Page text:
The 7 Stages of CPAP

Jim was incredulous. “How many times did I stop breathing?”

I repeated my answer. “791 times over 7 hours. That’s 113 times every hour. Plus, your oxygen level went down to 59%, which is very dangerous.” 

Jim was quiet for a few seconds. He then lowered his voice and asked, “My father had sleep apnea. I don’t want to use CPAP.”

This was one actual patient that I remember from a few months ago.

Being diagnosed with obstructive sleep apnea and using CPAP for the first time is like what you may go through after a death of a loved one, a divorce, or a major job change. It’s a major life change, and there are common stages that everyone undergoes. Mike Moran posted a very insightful essay on CPAPtalk.com which I’ve summarized here, called the The Seven Stages of CPAP:

1. Denial. This is a common trait with many sleep apnea sufferers. The last thing you want to admit is that you snore like a train. Snoring is something everyone laughs about and you don’t want the embarrassment of being the brunt of a joke.

2. Realization. Your spouse tells you that you are constantly gasping and choking at night, and after doing some research, you finally realize why you’re so cranky and tired during the day. Learning about the dangers of untreated obstructive sleep apnea is an eye-opening experience.

3. Diagnosis. A formal overnight sleep study confirms that you stop breathing over 50 times every hour, with your oxygen levels dropping to levels below 80%. A CPAP study confirms that your apneas are completely controlled at the measured setting.

4. Frustration. This can start from the time you undergo the sleep study, or are waiting for the CPAP machine to arrive, and even after you start using your CPAP machine. It’s like waiting for a biopsy result after a breast or colon biopsy to make sure it’s not cancer. You’ll experience a combination of anticipation in possibly sleeping better for the first time in years, as well as the fear and anxiety of having to use a machine on your face for possibly the rest of your life. There can be a delay in your CPAP machine delivery, which only aggravates your frustrations. Once you start using your machine, you don’t get the relief that you’re expecting. There are a number of major and minor issues that you relay to your sleep doctors and your equipment company, but it’s been slow getting an answer from anyone.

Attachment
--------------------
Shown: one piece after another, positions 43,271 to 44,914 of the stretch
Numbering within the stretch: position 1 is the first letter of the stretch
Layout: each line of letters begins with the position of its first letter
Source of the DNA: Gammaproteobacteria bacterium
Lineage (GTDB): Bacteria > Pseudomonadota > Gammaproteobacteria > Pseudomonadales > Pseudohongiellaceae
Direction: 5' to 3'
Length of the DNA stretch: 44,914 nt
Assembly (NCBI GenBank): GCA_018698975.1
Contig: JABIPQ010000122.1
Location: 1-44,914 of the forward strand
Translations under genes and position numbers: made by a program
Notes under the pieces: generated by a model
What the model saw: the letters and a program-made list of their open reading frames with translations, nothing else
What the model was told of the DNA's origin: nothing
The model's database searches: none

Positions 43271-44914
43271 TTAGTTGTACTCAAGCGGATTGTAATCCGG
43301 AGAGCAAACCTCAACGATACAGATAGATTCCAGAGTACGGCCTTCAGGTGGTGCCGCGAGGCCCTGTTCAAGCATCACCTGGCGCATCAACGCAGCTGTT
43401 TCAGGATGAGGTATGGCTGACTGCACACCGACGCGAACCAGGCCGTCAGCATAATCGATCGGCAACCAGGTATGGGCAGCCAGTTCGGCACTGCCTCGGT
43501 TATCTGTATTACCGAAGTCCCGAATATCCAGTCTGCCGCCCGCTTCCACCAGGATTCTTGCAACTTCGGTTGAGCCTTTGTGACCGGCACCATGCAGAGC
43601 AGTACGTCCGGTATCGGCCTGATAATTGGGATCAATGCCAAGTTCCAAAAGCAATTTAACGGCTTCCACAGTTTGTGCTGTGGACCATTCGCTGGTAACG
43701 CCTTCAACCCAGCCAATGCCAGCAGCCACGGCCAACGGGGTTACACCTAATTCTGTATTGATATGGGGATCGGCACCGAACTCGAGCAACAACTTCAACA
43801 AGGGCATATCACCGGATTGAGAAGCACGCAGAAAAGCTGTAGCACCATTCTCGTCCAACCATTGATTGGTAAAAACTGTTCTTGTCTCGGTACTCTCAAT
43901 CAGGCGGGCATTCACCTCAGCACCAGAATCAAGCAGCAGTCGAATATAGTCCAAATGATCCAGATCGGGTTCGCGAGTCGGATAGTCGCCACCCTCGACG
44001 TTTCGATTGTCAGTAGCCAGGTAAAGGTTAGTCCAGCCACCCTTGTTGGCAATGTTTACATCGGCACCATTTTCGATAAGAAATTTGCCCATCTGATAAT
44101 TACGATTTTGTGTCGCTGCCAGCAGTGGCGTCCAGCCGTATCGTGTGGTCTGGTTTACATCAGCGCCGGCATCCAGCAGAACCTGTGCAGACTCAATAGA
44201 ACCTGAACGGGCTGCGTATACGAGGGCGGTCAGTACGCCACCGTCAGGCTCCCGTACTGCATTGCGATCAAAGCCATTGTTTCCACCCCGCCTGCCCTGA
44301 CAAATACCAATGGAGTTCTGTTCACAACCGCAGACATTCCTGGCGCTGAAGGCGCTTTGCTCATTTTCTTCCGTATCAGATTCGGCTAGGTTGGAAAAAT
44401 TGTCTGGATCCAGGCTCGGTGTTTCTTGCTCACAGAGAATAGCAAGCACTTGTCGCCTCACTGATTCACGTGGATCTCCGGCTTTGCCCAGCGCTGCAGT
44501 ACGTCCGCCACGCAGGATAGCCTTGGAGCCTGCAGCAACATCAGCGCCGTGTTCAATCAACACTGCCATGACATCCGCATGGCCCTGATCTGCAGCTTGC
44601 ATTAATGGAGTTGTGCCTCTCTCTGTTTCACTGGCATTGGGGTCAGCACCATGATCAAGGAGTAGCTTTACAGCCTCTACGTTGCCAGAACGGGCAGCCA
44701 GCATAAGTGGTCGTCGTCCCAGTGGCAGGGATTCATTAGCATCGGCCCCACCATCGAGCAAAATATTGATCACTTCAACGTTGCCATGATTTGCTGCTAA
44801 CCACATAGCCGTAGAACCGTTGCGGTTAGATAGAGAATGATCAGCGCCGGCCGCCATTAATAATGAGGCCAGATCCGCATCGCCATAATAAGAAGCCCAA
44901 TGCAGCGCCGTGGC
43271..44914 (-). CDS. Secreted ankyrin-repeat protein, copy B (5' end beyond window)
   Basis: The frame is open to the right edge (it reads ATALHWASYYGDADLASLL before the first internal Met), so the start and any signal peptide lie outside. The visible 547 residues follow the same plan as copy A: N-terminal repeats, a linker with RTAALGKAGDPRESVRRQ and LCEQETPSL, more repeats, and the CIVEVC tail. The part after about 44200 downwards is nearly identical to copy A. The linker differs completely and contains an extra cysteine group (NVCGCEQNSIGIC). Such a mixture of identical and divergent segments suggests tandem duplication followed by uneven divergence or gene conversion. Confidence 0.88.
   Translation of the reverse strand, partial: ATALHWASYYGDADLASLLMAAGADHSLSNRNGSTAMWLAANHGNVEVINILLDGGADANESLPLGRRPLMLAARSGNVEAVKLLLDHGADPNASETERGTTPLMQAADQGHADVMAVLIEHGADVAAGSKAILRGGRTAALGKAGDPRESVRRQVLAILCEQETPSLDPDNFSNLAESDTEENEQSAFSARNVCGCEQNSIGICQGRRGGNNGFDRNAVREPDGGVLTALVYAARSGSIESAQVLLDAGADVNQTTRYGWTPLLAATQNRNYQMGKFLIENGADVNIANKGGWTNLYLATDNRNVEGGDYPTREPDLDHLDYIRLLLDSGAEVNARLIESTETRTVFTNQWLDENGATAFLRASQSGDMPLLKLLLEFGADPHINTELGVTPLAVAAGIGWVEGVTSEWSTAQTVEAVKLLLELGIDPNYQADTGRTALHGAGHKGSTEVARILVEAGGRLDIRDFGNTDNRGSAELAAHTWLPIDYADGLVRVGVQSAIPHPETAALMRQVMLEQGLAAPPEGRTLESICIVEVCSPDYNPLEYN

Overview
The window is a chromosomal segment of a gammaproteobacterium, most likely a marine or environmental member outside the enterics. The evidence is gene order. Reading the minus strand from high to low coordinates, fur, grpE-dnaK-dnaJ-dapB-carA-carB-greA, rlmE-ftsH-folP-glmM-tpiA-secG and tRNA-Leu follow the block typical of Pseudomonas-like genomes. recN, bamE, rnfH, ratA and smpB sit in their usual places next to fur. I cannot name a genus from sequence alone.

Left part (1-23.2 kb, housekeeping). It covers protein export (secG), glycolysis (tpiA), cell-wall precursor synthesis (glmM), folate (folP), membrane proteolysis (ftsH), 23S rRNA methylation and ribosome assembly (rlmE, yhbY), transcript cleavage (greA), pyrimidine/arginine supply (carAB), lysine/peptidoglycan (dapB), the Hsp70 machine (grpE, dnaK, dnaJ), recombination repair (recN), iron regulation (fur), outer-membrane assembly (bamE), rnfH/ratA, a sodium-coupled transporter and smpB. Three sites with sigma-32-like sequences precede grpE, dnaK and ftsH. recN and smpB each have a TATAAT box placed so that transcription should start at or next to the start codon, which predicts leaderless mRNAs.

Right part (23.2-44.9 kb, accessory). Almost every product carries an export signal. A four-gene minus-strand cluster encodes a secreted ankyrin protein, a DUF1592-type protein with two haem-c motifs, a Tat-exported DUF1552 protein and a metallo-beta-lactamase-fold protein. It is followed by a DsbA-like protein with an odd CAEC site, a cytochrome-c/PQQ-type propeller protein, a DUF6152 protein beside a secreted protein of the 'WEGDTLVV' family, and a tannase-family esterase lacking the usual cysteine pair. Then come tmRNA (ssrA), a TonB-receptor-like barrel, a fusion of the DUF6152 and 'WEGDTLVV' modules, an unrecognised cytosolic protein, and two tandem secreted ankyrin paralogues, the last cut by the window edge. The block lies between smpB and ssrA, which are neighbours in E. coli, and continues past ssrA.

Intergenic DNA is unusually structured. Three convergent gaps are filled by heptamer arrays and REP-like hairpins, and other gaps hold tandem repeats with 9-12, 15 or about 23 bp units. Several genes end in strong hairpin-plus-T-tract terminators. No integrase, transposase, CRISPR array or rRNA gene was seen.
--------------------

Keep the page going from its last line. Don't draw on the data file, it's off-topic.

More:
5. Immersion. You work tirelessly with your doctors and equipment providers, bugging them to the point of possibly being annoying. You scour the internet and connect with other like-minded CPAP users, devouring as much information as possible to accomplish your mission: to get better sleep. You test various different masks or machines, different gadgets and other options that make your CPAP use more helpful.

6. Ownership. You take responsibility for your own care, and you don’t have to depend on your doctors or equipment providers. You still work with your healthcare providers, but you take the initiative to ask the right questions, and modify your treatment regimen to see what works or doesn’t work.

7. Inflation. You may get only a few hours of sleep in the beginning, but the periods are now getting longer and longer. You don’t wake up to a “wow” morning, but are beginning to realize that you’re not as tired in the late afternoon as you used to be, or you’re not falling asleep in certain situations. This stage can go in and out over time, but becomes more consistent as time progresses.

 

How many of you have gone through these stages? Which one was most challenging?

Please note: I reserve the right to delete comments that are offensive or off-topic.

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4 thoughts on “The 7 Stages of CPAP

  1. I was relieved and thrilled to discover that there was a reason why I was so exhausted all the time. So I, for one, embraced my diagnosis of sleep apnea.

    I was also grateful that a solution existed; I was not the slightest bit sorry to learn that I would be using a CPAP machine for (very likely) the rest of my life.